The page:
The first course in the sequence, Introduction to Health Disparities (course code WST 2322), satisfies three credits of general education requirements for social sciences and diversity. According to Dr. Guyer, about half of the students who take this course proceed to minor in Health Disparities.
“My first semester at UF, I took Introduction to Health Disparities because I wanted to learn more about what kind of problems and obstacles the U.S. healthcare system deals with,” says Calderon, a Health Sciences major following the pre-med track. “Dr. Guyer spoke to us often about other classes in the minor and they caught my attention.”
After successfully completing Introduction to Health Disparities, the minor requires students to take one course from each of three tiers, though these courses can be taken in any order. One course is selected from the category, “Health and Social Science of Minority/Cultural Groups in the US.” Another is selected from “Social Inequality and Related Theory,” and a third is chosen from “International or Global Studies.”
“This is really an interdisciplinary program, so we draw on courses from all around the university. Some [professors] have backgrounds in public health; some have backgrounds in sociology. [M]y background is in nutrition but, also, in education,” says Dr. Guyer.
The final course in the minor, the capstone (course code WST 4941C), is the practicum.
“The practicum is like a mini internship, and you spend nine hours a week in a community agency. You are working with professionals… as extensions of those professionals,” Dr. Guyer explains. “You can come in to these agencies, and then help them to tackle projects… that improve the quality of their services and programs and the quality of life for people who live with health disparities.”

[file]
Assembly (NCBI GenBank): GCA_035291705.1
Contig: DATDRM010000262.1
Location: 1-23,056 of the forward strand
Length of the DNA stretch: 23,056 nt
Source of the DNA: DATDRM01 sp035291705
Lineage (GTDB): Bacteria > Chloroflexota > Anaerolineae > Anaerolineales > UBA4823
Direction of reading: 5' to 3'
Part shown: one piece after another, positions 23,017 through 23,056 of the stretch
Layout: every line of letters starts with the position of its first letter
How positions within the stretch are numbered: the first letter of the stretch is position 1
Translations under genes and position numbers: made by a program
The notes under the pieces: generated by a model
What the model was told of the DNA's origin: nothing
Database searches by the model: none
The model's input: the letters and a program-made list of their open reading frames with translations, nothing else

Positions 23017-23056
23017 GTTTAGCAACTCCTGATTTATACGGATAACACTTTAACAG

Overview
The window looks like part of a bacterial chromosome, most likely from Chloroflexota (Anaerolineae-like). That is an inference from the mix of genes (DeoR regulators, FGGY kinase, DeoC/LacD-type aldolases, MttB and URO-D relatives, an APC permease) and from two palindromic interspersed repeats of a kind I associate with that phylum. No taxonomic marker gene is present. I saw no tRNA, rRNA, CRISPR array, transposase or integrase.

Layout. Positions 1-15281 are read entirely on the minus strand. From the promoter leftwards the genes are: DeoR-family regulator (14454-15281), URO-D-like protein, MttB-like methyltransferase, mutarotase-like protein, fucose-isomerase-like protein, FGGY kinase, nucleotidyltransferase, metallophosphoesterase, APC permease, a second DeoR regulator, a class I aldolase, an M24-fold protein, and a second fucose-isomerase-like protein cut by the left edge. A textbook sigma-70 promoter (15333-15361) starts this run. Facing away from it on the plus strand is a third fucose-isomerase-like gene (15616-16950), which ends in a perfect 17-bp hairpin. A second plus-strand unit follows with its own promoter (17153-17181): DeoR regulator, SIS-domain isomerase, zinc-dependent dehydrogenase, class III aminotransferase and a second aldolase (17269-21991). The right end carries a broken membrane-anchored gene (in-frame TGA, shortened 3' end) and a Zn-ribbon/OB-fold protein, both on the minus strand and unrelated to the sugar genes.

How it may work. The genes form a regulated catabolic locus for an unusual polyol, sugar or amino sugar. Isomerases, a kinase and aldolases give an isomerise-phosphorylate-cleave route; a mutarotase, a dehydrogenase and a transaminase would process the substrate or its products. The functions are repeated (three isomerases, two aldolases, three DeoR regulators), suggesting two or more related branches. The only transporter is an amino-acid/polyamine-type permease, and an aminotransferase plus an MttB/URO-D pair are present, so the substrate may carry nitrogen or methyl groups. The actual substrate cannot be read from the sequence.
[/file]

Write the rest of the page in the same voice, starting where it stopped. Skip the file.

Various students cover a wide range of topics and approaches in their practicum. One current student is tying together his major in journalism, his minor in health disparities, and his personal experience with diabetes to produce a video, while another student is currently organizing a conference related to the health disparities of the LGBT community. A now-graduated student who worked on her practicum with the Women’s Rural Health Project wrote and designed magazines.
“The project Let’s Talk About It is for women or caretakers who take care of women living with AIDS in Alachua County and surrounding area,” says Dr. Guyer as she pulls the magazine from a box she calls her “box of goodies,” containing projects students have completed. “This is actually a magazine that gives many of the women’s stories, because when you have AIDS, there’s a lot of social stigma and shame that is associated with living with AIDS, and it can keep you from accessing health care.”
Another magazine published by this student provided information about the Health Marketplace and accessibility of the Affordable Care Act. She also translated the magazine into Spanish and sent it to South Florida for distribution.
Even apart from the practicum, students minoring in health disparities can participate in extracurricular opportunities. For example, through the Alachua County Health Promotion and Wellness Coalition, Calderon recently started studying substance abuse in middle school and high school students.
“Health disparities has helped me be able to look at statistics, analyze it, and come up with comprehensive conclusions about who or what we are studying,” Calderon says. “I’m looking forward to applying what I’ve learned in the minor immediately and practicing the valuable skills I gained in the classes.